Talk about hybrid cars and the first things that come to the mind is Prius. Debuted in 1997, the Toyota Prius since then has proven itself as the benchmark of hybrid mobility. Prius, which means “to go before” in Latin, is currently in its 4th generation and completing 23 years of its life, it is considered a primary choice among hybrid cars in almost every part of the world. So what’s the story behind the Prius & how did this revolution in car making begin?
In 1993 the then Toyota chairman urged to start thinking about a new vision for cars that would prepare for the 21st century. That’s how it started the first study that would lead to the Prius. The initial study commenced in September 1993 under the codename G21 where “G” stood for “Global” and “21” for the 21st century, a fitting moniker for a project whose main aim was to conceive a car for the new century. The initial project team consisted of 10 engineers and designers, working off a blank slate on research for a next-generation mass production passenger car.
By the end of 1993, the project team had compiled an initial report outlining the concept which was compact but roomy, with a longer wheelbase and excellent fuel efficiency of over 20km in a liter. According to Satoshi Ogiso, the only person to have worked on the Prius from the project planning stage all the way through to the current 4th generation model.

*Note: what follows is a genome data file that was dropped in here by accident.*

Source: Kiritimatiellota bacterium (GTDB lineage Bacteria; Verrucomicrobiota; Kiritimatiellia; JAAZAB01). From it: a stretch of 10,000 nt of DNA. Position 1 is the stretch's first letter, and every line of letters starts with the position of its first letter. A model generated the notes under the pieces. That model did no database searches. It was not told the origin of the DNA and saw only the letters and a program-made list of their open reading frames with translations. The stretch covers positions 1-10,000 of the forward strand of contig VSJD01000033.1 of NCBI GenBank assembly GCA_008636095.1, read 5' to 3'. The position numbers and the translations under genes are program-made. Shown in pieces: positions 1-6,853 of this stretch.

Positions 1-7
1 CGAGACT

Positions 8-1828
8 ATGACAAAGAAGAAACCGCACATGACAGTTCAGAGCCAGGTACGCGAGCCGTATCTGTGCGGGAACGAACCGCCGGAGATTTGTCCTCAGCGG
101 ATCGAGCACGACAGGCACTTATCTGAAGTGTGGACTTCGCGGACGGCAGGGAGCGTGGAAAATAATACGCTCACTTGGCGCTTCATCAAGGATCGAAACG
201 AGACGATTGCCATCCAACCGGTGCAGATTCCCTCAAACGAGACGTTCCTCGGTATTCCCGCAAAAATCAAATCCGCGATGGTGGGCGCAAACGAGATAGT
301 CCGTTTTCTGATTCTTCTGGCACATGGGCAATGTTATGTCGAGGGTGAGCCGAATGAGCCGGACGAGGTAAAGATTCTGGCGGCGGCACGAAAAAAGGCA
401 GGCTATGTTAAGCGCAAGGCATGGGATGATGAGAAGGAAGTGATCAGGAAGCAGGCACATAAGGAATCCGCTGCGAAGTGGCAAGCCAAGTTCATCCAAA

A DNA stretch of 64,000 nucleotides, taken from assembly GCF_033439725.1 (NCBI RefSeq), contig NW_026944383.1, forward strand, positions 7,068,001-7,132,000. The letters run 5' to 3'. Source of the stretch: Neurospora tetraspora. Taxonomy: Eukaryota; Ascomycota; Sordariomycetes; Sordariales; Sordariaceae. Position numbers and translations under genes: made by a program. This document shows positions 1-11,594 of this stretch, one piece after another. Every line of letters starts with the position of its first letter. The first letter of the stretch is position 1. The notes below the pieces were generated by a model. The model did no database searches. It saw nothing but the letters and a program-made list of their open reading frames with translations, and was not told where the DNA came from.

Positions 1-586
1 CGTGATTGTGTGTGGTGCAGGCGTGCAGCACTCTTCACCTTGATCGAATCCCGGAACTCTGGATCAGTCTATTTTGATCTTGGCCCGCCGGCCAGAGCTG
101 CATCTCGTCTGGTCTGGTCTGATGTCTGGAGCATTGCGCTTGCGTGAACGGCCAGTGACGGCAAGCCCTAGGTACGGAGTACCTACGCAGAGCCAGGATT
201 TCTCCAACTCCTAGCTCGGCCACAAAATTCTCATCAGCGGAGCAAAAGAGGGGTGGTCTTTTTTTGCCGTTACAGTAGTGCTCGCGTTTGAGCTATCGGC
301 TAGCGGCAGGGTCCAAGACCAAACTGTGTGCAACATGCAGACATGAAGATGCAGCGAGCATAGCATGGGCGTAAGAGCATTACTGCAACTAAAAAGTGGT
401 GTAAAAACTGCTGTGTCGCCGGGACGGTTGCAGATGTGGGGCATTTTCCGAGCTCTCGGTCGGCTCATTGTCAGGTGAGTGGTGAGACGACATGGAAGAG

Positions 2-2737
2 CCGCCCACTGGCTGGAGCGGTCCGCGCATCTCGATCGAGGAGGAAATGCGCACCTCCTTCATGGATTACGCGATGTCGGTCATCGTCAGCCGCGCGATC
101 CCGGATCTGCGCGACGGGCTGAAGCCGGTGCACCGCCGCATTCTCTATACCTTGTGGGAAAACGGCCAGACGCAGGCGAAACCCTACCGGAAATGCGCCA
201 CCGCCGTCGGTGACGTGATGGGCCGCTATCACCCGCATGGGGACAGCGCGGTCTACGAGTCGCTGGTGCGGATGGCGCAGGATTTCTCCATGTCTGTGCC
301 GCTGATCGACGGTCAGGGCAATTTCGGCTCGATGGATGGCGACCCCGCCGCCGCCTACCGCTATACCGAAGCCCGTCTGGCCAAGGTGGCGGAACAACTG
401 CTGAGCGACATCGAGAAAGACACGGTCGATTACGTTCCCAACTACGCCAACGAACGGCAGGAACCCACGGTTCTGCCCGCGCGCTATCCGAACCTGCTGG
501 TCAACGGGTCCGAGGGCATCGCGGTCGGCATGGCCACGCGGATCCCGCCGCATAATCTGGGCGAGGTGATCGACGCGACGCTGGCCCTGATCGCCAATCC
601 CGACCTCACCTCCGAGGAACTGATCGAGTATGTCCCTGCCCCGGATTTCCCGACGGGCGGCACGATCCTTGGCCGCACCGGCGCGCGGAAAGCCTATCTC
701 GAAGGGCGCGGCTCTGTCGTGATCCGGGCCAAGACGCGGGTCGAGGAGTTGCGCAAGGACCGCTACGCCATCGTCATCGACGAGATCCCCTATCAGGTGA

“We thought about what kind of a car would match our concept from every angle possible. Would it be an ultra-compact car seating one or two people, or a large car with great fuel efficiency that could have greater benefit for the environment as a whole? In the midst of those discussions, we also considered the powertrain.”
The early 1990s was a period when carmakers around the world were striving toward a next-generation powertrain as the promise of electric drive was emerging. At this stage however, the G21 project team didn’t consider a hybrid system powered by an electric motor to be feasible. It was a hot topic, but the technology hadn’t been proven. According to Ogiso, no matter how good a car’s performance is, if the technology isn’t widely adopted, it can’t benefit society. At that time, the hybrid as a technology couldn’t be achieved by the start of the 21st century. The G21 team then settled on a direct-injection engine with a highly efficient automatic transmission that could raise fuel efficiency to 1.5 times a similar car in its class.
Then, the project’s direction took a major turn. In November 1994, Akihiro Wada, the Executive Vice President for technology, instructed G21 leader Takeshi Uchiyamada to make the next-generation car a hybrid. Wada emphasized if that wasn’t possible, the project would be axed. Despite a lot of doubts, a consensus grew that it would be meaningless to debut a 21st century car with a 20th century powertrain and suddenly, the G21 project faced a towering development hurdle. Ogiso recalls: